Liability vis-à-vis third parties has to be distinguished from the contractual liabilities between the concerned parties in a service provision environment. The third parties' liability regime (i.e. actions by plaintiffs) is governed by national laws and sometimes public or private international law. The allocation of liability between the cooperating parties, as well as possible recourse actions, place of jurisdiction, dispute settlement procedures between the players (e.g. States, national supervisory authority (NSAs), and ANSPs) can be organised through agreements, contracts or regulatory acts. This is of particular importance in the context of contingency plans involving several ANSPs and/or cross-border cooperation. However, if written agreements can arrange the liability between the parties, they cannot arrange the right of actions of potential victims. Delegations of services or arrangements between ANSPs do not lift/remove the responsibilities and potential liabilities of the delegating ANSP (e.g. failing ANSP), which remains the one originally designated by the State in which airspace the service is provided. The liability of the air traffic controllers (ATCOs) involved in an accident when working under degraded or contingency modes would remain, but the level of the due diligence exercised would probably be assessed against the particular context and help mitigating the liability exposure. As a last remark, it should be outlined that the type of damage for which the liability of players can be invoked depends also from applicable national laws. National laws would help determine for instance whether economic damage suffered by airlines after the closing or restriction of airspace could be the subject of a claim.
Insurance Legal aspects of contingency also relate to insurance cover. In applying SES legislation, in particular Regulation 2017/373, ATM/ANS.OR.D.020 Liability and insurance cover, ANSPs are in principle covered against the risks resulting from their operations, mostly via insurance policies or State guarantees. This coverage should extend to the execution of contingency measures by the ANSP as an ‘aiding’ unit, and also if possible to support provided by other ANSPs to the ANSP as a ‘failing’ unit.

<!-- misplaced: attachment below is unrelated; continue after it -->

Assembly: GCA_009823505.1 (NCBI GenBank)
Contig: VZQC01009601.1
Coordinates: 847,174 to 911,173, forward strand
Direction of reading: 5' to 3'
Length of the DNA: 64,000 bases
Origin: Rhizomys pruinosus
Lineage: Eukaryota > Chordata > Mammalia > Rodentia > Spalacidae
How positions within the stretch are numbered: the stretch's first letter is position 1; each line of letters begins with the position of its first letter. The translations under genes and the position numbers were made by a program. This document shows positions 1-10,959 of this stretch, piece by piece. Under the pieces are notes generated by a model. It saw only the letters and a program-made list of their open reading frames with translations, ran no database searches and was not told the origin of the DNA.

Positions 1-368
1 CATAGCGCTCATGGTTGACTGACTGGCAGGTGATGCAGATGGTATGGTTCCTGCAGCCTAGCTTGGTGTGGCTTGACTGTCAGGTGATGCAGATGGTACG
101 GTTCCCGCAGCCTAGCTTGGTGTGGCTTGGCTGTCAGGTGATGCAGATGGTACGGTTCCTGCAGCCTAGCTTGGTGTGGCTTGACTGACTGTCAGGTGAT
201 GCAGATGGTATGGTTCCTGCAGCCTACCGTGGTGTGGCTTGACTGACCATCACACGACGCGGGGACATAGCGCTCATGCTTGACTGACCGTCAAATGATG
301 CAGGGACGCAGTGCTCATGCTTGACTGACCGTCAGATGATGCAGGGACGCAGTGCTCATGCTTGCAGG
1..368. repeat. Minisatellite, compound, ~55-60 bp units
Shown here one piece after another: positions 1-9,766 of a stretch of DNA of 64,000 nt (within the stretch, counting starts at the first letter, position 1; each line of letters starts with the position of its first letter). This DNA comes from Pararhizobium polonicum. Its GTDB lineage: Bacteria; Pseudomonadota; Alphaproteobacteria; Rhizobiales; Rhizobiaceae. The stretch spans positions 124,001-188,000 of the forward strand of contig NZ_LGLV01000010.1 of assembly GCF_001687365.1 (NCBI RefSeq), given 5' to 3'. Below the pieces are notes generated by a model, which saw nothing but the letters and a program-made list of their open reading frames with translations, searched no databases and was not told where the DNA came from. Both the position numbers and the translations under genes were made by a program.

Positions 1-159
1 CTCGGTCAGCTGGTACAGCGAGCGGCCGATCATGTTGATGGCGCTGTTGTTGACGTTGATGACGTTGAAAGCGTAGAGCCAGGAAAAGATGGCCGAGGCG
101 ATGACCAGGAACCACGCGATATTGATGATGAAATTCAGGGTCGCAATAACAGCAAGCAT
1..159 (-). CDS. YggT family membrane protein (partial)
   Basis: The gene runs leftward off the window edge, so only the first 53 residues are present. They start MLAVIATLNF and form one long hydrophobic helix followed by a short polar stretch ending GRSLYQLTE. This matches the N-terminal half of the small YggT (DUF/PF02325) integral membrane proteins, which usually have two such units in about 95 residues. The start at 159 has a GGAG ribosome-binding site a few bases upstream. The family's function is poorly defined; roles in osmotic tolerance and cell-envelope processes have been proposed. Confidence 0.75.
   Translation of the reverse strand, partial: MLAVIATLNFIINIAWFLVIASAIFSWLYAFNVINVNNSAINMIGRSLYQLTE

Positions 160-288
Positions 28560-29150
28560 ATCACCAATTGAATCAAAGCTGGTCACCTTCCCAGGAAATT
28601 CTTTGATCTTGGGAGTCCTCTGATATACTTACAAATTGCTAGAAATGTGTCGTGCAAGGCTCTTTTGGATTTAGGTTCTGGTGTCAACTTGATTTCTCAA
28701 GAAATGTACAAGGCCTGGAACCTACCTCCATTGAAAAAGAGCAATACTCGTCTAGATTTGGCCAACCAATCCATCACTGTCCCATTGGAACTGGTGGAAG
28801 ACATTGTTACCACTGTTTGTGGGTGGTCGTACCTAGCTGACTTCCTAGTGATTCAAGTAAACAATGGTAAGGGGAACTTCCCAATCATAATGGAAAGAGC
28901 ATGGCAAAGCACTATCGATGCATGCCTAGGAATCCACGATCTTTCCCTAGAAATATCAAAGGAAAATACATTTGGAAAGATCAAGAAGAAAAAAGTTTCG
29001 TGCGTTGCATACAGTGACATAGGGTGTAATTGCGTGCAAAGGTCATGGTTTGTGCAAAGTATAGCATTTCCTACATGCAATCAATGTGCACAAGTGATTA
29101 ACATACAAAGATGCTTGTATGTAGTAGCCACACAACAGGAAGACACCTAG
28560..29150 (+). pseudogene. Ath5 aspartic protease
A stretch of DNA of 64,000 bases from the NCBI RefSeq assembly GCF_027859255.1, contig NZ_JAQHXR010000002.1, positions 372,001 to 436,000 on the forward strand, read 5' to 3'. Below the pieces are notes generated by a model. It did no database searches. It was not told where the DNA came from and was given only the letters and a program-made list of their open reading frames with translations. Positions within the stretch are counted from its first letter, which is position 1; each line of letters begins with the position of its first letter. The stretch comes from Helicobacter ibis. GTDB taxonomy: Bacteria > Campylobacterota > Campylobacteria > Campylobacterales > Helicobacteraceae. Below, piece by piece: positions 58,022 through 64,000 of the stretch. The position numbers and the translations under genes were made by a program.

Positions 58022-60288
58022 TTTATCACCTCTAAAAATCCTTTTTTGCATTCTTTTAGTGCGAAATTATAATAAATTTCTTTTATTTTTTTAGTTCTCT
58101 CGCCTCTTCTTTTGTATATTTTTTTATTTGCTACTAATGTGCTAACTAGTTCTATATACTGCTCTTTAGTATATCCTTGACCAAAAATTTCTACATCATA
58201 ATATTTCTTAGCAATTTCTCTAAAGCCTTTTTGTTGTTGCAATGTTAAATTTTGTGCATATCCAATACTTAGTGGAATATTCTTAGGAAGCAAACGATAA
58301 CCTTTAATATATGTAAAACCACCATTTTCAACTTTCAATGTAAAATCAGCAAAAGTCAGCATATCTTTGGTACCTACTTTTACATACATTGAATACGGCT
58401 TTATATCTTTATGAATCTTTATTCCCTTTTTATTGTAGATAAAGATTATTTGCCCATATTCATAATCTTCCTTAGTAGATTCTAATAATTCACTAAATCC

Cross Border Issues The cross-border provision of services under contingency raises further legal issues. In accordance with SES legislation, cooperation between ATS providers (and, where applicable, cooperation involving designated MET providers) requires written agreements subject to State approval. Applied to cross-border cooperation between foreign air traffic service providers (ATSPs), this principle requires the approval of the two States concerned. For other air navigation services Communication, Navigation, Surveillance and Aeronautical Information Services (CNS, AIS) this requirement does not exist in the Single European Sky (SES) legislation but both in view of the role attributed to States by the Chicago Convention and the potential impact on domestic ANS, it appears preferable that the State of the aiding ANSP be also at least informed (it should be noted that all ANSPs have to notify their (NSAs) of their agreements). Either the States arrange these issues between themselves and respectively delegate the detailed development of the plans to their ANSPs, or the ANSPs conclude a contingency plan/agreement between themselves that is submitted by each of them to their respective State for approval.
It would be useful that the States - or their NSA(s) - also agree on the mechanisms for coordination between them, for instance with regard to the common definition of requirements, the joint oversight by the Functional Airspace Blocks (FAB) NSA(s) and the approval of the contingency plans. Furthermore, as recommended by Annex 11 to the Chicago Convention, the States may have to ensure formal coordination with those neighbouring States which might be significantly affected in case of contingency. Any contingency plan developed by the ANSPs operating in the FAB should have to be a joint/coordinated plan, also agreed upon through a written agreement, and will need to be prepared before the start of operations of the FAB.